Where free-agent fantasies meet brutal economic reality

Greg Wyshynski

The retirement of Bobby Holik of the New Jersey Devils isn't just a moment to lament the decline of hulking Lindros-era centers and prominent uni-brows. It's also a reminder that free-agent signings can sometimes turn out to be poo-poo, as the New York Rangers will certainly testify.

Even though the Stanley Cup playoffs will finish sometime at the end of July, eyes are turning to free agency and what some of the big names available could command. Kevin Paul Dupont of the Boston Globe thinks Marian Hossa(notes) of the Detroit Red Wings could get as high as $8 million for as long as eight years; here's his take on three of the other free-agent stars:

Jay Bouwmeester(notes) (D) - The star backliner, whom Florida refused to deal at the March deadline, will turn 26 in September. With great wheels and size (6-4/212), he might squeeze out six years and upward of $40 million.

Henrik and Daniel Sedin(notes) (F) - The twins, who make up the core of Vancouver's attack, probably can land five-year deals and each average between $5 million and $6 million. The Canucks may have no choice but to pay it, provided the Sedins are willing to stay. If not, Montreal, Los Angeles, perhaps even the Wild (sans Marian Gaborik(notes)) could be bidders.

The question is: How much will these teams bid, and for how long, when the salary cap for the next two seasons is dropping like the Hurricanes' Cup chances?

Rich Chere of the Star-Ledger reports today that the cap could decrease by $2.5 million for next season from its current level of $56.7 million. That's manageable; the fact that the cap could fall to $50 million for the 2010-11 season could have a dramatic effect on this summer's free agency.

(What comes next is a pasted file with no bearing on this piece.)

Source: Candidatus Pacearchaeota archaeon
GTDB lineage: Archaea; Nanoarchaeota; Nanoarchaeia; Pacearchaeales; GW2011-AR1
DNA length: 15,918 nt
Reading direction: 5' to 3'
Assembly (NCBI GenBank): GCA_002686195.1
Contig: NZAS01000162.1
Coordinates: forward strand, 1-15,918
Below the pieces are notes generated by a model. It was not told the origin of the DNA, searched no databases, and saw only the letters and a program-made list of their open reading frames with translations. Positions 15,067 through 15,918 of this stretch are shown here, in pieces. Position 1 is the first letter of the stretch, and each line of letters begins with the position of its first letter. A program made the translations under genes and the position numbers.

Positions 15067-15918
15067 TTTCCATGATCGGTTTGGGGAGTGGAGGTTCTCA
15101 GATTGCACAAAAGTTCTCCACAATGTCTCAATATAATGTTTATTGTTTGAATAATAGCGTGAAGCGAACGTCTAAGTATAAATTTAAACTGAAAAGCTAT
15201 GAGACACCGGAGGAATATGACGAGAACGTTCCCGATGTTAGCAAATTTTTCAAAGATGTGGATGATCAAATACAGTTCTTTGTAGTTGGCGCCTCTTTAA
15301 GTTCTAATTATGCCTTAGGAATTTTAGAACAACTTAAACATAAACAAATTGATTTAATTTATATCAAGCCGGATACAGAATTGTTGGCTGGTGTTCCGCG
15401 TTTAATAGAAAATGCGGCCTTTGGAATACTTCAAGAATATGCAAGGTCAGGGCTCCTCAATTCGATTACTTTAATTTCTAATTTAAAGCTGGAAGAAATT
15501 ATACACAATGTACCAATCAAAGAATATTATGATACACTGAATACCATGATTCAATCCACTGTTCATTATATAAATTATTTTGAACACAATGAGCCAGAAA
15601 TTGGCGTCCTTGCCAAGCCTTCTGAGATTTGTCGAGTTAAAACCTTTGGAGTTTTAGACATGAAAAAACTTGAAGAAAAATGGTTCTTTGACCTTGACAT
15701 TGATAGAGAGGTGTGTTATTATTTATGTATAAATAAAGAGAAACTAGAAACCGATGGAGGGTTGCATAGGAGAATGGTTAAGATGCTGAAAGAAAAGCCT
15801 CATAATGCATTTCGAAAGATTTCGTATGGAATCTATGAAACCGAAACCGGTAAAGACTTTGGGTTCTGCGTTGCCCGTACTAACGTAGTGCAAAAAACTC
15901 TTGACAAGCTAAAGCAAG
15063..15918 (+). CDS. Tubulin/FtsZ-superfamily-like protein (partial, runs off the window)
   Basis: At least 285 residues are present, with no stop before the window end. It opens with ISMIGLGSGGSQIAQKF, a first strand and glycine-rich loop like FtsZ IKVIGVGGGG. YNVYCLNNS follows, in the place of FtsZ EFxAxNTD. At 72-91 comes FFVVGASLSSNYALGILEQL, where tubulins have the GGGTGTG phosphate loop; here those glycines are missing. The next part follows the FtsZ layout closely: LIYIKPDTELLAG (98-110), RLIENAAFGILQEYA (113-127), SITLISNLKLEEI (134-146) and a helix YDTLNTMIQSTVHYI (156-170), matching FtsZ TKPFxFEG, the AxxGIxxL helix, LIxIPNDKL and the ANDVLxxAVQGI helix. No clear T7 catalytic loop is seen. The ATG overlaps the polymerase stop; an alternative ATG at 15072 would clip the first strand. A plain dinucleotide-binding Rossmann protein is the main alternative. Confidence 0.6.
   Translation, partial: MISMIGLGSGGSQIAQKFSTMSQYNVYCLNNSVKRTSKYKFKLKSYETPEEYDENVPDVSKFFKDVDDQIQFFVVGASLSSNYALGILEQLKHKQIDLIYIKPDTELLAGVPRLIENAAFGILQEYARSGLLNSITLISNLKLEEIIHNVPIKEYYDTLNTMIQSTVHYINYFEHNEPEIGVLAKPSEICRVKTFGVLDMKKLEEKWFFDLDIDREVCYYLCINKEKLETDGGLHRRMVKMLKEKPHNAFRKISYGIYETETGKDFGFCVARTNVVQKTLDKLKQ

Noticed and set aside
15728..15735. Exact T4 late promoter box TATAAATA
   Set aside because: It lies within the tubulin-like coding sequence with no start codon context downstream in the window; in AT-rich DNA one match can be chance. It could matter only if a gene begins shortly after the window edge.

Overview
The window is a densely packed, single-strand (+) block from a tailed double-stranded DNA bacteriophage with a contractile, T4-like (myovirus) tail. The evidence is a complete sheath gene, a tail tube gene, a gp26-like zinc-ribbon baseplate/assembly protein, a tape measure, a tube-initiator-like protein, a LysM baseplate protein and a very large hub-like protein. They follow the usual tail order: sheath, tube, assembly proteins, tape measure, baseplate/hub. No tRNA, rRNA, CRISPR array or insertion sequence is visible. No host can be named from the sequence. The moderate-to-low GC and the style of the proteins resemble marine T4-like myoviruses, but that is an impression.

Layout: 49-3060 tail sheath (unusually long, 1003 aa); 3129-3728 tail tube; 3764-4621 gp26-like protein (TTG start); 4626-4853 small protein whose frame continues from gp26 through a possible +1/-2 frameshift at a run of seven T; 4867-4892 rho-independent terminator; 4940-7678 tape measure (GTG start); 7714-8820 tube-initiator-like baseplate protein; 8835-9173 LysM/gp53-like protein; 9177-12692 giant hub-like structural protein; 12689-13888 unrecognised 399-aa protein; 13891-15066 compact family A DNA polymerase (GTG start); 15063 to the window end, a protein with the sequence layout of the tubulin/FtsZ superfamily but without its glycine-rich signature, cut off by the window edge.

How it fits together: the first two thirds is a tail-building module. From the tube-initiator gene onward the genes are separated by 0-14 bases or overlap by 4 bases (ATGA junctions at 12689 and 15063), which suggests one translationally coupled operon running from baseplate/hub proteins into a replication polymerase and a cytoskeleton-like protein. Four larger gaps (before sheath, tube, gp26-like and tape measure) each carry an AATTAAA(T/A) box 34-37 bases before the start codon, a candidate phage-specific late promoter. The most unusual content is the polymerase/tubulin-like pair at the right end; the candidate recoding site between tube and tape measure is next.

From Chere, in speaking to a prominent agent and Toronto Maple Leafs GM Brian Burke:

"I think the cap might go down maybe a million dollars or thereabouts," said agent Don Meehan, who represents Devils unrestricted free agent Johnny Oduya(notes). "I don't think it will have a significant effect. I think next year is the year in question. Most teams, agents and players will be concerned where the cap is at in a year's time."

Of course, because of the fears for 2010-11, GMs are likely to be more cautious this summer.

"It could cripple you," Burke said. "Obviously, the best for all of us is if it doesn't go down, because that means the industry is stable. But if it does go down, part of our job as managers is we have to be prepared for that. So we are taking a real hard look at anything we do that impacts on the 2010-11 season."

One imagines we're going to see a ton of one-year contracts for players of a certain age, with their agents desperately battling for something more long-term.

It's going to be very interesting to see how the cap drop will affect the sort of long-term UFA deals you'd expect to see from Bouwmeester and Hossa (provided the latter doesn't fall short of the Cup and then signs a one-year deal with the Penguins for a ring ... oh, irony).